"You were playing by the Rules," Megan said. "It's just the way it goes. The Rules take care of themselves."
"True enough," Elblai said. "Have you had some of those little sushi, the omelette things? They're really good."
"Omelette things?" Megan's father said, gave her an approving look, and headed off for the buffet table.
Megan went after him. "Daddy-"
"What are you writing right now??"
He smiled. "It's a history of the spice trade. Couldn't you tell?"
"You are not! You're making it up!"
"Of course I am. I have to get revenge on you somehow." He grinned. "Listen, Megan. I'm glad that what you were doing Thursday night really was important. Otherwise we would have had words. But after this, anything so important that it's likely to get you shot at...I claim the responsibility to hear about it first. Okay?" The look he turned on her was both annoyed and profoundly concerned, so that she found it impossible to be annoyed with him.
"Uh, yeah. Yeah, Dad."
"Good. Meanwhile, you can read what I'm doing when it's done. Next week sometime." He turned away, smiling. "Learning patience is good for you."
"I'm going to hack into your machine."
"You're welcome to try," he said with an evil grin, and went off to investigate the omelettes.
Megan headed off to where Leif was standing, looking out the window. "Want to go up the tower?"
"Sure, everybody else has been up there by now."
They made for the elevator. At the top of its run, it came out on a small, circular room with no apparent support between it and the pointed candle-snuffer roof on top. The last of the sunset was dying away westward. To the east, over Sarxos, the moon was coming up fat and full. The second moon came up off to one side, in the "passing lane," as it were, and crept steadily past the first one, heading upwards fast across the sky.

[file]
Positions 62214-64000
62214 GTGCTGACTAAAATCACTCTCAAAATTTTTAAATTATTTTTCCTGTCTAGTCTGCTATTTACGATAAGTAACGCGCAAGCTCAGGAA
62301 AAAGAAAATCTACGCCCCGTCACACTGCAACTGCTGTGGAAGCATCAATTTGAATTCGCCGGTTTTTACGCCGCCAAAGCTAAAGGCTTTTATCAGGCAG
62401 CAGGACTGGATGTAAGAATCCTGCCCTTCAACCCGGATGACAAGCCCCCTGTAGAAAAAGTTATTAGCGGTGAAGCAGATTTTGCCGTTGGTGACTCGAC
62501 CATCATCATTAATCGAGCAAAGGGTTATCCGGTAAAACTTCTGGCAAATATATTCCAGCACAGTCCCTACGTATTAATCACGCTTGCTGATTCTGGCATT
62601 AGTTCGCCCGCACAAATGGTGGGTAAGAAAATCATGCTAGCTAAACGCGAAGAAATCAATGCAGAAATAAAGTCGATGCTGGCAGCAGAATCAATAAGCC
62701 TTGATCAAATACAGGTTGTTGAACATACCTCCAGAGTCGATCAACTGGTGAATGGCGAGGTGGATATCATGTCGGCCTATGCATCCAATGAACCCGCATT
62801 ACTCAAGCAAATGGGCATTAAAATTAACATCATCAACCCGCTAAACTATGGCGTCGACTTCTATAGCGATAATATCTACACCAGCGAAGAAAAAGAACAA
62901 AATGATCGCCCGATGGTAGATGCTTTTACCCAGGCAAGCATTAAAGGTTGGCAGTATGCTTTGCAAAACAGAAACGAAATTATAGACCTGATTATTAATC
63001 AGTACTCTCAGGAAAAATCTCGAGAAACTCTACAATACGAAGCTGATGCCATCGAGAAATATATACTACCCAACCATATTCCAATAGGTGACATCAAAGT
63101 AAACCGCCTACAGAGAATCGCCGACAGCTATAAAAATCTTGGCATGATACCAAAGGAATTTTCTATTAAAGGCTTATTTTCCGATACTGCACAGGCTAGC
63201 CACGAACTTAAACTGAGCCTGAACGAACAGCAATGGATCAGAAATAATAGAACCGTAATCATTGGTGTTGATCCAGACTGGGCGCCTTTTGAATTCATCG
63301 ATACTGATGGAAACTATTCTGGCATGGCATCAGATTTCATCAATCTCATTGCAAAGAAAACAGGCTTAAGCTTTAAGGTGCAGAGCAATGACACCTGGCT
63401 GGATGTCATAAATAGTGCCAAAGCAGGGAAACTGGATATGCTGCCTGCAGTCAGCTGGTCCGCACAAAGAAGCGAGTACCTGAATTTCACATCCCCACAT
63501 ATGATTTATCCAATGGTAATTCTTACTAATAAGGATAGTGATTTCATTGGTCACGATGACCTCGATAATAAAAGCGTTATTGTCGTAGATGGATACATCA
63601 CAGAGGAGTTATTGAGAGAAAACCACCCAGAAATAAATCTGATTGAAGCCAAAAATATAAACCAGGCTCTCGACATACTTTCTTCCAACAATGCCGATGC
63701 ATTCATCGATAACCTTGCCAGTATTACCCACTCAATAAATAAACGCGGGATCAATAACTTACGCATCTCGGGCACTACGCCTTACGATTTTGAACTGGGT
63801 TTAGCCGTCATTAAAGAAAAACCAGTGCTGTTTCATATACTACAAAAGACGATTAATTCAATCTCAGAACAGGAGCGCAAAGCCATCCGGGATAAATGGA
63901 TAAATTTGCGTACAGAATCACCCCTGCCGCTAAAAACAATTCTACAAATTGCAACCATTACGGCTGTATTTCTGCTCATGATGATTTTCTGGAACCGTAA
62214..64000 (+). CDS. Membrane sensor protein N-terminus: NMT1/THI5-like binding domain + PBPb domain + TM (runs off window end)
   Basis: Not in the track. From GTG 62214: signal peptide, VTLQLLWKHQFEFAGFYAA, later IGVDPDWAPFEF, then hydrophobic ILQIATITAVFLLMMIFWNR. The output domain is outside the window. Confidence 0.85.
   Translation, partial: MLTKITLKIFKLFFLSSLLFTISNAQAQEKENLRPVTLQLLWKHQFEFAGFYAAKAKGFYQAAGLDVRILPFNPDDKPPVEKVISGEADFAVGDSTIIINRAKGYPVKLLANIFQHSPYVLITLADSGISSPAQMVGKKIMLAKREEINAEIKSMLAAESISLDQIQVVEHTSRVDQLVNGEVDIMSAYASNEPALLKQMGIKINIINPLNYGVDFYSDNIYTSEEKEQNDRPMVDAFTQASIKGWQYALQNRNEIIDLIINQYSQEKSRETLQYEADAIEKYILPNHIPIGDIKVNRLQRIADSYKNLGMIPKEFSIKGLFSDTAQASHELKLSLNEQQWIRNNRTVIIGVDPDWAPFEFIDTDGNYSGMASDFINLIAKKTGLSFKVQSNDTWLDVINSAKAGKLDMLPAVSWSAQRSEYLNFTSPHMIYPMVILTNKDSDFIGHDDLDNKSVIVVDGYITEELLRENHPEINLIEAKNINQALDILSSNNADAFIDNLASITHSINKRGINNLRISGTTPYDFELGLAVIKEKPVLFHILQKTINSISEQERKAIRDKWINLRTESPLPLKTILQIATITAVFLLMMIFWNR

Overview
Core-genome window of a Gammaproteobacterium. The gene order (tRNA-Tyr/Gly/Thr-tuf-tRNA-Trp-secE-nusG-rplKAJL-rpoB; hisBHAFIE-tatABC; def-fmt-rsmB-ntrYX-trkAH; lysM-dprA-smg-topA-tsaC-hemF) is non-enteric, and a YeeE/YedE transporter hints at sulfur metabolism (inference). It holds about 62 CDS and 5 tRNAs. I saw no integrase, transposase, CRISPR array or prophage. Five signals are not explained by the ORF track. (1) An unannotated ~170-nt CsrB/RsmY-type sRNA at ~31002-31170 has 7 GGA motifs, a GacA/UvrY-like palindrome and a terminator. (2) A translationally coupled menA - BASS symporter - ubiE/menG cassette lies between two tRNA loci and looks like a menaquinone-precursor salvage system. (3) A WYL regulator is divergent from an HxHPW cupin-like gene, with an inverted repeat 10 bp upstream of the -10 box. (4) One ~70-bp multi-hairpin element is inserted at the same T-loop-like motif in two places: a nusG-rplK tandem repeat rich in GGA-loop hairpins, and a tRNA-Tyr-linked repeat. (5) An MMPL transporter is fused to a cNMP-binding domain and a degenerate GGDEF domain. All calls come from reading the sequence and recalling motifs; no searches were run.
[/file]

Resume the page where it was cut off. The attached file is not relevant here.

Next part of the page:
Far away, the moonlight glinted on the snows of the northeastern mountains. Above them, in the sky, the stars started to go off like fireworks.
There were oohs oohs and and aahs aahs from downstairs. "Hey," said a casual voice from way down the stairwell, "they're from downstairs. "Hey," said a casual voice from way down the stairwell, "they're my my stars. I can blow them up if I want to. They grow back in the morning, anyway." stars. I can blow them up if I want to. They grow back in the morning, anyway."
Far eastward, a winged shape came soaring. It grew bigger, and bigger, and impossibly bigger. "What is is that?" Megan said. that?" Megan said.
Leif shook his head, and stared.
It came on, the huge shape, closer and closer, its great blackwebbed wings like thunderclouds against the darkening night. Right past the tower it banked, looking at them, an experience like being looked at by a low-space transport. The wind of its passing was a storm.
Those huge wings spread in a stall, flapped. The wind got worse for a moment, then settled as the king-basilisk lowered itself carefully to the peak of the mountain on which the House of Rod was built, made sure of its grip, and folded its wings down. It wrapped its long slender tail around the mountaintop for extra grip, and leaned its twenty-foot-long head right down to gaze thoughtfully at Leif and Megan out of sun-core eyes.
Down in the water, a sea monster put its head up on its long slender neck, followed by the requisite number of multiple loops, and bellowed defiance at the interloper. Lost in astonishment and admiration, Megan and Leif could only stare from one to the other.
"Welcome to my world," said the voice of Rod behind them, "where cheaters never prosper."
This time, Megan thought...and held her peace.